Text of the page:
drinking-glasses-alcohol-drinks-during-covid19

Alcohol Awareness Month

Social media is awash with jokes and memes about drinking these days. “It’s protective, if you have a glass of wine in each hand you can’t touch your face!” And, “It may take a village to raise a child, but I swear it’s going to take a vineyard to homeschool one.”  These are funny, and in these days of worry and uncertainty it is understandable that we might want to do more of what temporarily relieves stress. It’s true, a little alcohol can take the edge off some of our very uncomfortable feelings. 

By the way, Stress Baking is a real thing right now. Just try to find flour or sugar at the grocery store. And when we need to self-nurture, who doesn’t want to reach for a few chocolate chip cookies, a slice of banana bread and other comfort foods?

Are We Drinking More?

Liquor stores and wine merchants would say yes. Sales of wine, beer and liquor in Seattle, Chicago and Boston, were up 300 to 500 percent in mid-March compared to January. Let’s take in to account that people were anticipating not doing any drinking in bars, nightclubs, and restaurants. Maybe the stocking up just means they anticipate drinking their normal amount at home. 

Or 

maybe not.

A recent study from Alcohol.org reports that lots of people are knocking back a few beers while knocking out emails and working from home. In a self-reporting survey more than one-third of workers across the country said they regularly drank while “at work” at home.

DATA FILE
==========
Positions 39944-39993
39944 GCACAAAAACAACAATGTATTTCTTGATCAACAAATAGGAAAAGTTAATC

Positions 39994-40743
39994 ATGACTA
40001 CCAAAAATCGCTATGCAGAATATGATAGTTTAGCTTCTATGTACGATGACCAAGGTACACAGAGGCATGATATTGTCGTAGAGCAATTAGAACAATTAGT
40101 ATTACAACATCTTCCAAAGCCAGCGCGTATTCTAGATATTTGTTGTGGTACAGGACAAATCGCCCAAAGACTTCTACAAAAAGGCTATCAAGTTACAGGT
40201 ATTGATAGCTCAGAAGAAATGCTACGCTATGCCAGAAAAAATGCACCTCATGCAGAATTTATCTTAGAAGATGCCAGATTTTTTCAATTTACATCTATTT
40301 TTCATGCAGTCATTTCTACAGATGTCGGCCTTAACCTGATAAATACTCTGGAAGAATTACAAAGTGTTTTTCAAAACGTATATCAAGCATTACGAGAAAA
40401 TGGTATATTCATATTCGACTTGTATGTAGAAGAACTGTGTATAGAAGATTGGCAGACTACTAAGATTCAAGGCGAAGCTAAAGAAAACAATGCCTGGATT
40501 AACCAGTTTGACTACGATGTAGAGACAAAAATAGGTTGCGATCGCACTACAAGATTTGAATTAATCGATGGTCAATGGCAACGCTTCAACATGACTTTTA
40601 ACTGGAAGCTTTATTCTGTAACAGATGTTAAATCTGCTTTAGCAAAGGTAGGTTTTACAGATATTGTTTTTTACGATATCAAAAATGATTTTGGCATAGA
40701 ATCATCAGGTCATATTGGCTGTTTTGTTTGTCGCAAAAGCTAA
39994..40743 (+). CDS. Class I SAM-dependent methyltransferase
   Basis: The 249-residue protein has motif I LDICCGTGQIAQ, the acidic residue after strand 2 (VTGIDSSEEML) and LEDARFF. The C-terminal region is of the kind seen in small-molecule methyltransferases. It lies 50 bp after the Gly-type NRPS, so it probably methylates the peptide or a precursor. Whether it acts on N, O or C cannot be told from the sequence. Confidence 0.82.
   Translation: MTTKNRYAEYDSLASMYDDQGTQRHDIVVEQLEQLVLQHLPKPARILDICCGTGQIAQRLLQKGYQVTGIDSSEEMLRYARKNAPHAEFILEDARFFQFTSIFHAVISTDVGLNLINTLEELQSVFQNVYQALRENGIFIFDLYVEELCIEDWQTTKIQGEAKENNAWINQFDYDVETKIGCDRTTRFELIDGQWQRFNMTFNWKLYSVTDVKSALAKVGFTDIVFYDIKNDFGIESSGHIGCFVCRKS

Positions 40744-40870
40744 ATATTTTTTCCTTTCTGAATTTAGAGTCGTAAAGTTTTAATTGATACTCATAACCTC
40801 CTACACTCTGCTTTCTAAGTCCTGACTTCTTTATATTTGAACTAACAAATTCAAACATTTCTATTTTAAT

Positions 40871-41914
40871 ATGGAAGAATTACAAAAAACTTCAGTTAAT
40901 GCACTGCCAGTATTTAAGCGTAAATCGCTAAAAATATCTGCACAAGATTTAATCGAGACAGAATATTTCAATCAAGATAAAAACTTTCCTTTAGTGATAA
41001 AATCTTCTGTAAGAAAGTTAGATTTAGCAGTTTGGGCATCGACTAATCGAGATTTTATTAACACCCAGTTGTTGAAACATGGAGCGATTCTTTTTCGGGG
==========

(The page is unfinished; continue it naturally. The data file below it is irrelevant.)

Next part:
Time to Get Healthy

I get it.  I love a nice glass of red wine in the evening, but I found that it was becoming more of a routine, not a treat.  Unfortunately, this normal and natural urge to self-medicate comes at a time when we need to be as strong and healthy as possible. According to an article in Alcohol Research: Current Reviews studies have shown how excessive alcohol consumption can weaken your immune system and make you more susceptible to the dangers involved in the COVID-19 illness–pneumonia, acute respiratory stress syndromes (ARDS), and sepsis.

In addition, when we drink, we’re much more likely to overeat, raising blood sugar and increasing our weight.

What is moderate drinking?

According to the government’s dietary guidelines, moderate drinking is considered to be:

• For women: up to one drink per day 

• For men: 2 drinks per day

High-risk drinking:

• For women: 8 or more drinks per week, which translates to anything more than 1 drink/day

• For men:15 or more drinks per week, which translates to more than 2 drinks/day

Teen and Young Adult Drinking

Another consideration is that if you are home with children, they are watching. Back in normal life, you could go out with friends, have a few drinks, and the kids were none the wiser. But now, we are all together. 

Many of our kids who are over 21 are back home and feeling the many losses, changes and fears around having their lives derailed. I have a friend who came home from grocery shopping late one afternoon who found 3 empty beer bottles lined up on the kitchen counter, while her 20-year old daughter, home from college, worked on her laptop. “Well mom,” she said, “Why not?  You’re having a glass or 2 of wine every night to relax, so I figured you wouldn’t mind me having a few beers.”

This was a good time for them to talk about drinking and now is the time to have those conversations with the teens in your house.  It’s good to acknowledge and talk about drinking, even with middle schoolers, and observe who is consuming, and how much. It’s good to have your own gut check. Wow, what am I modeling for my kids?

Abuse and Recovery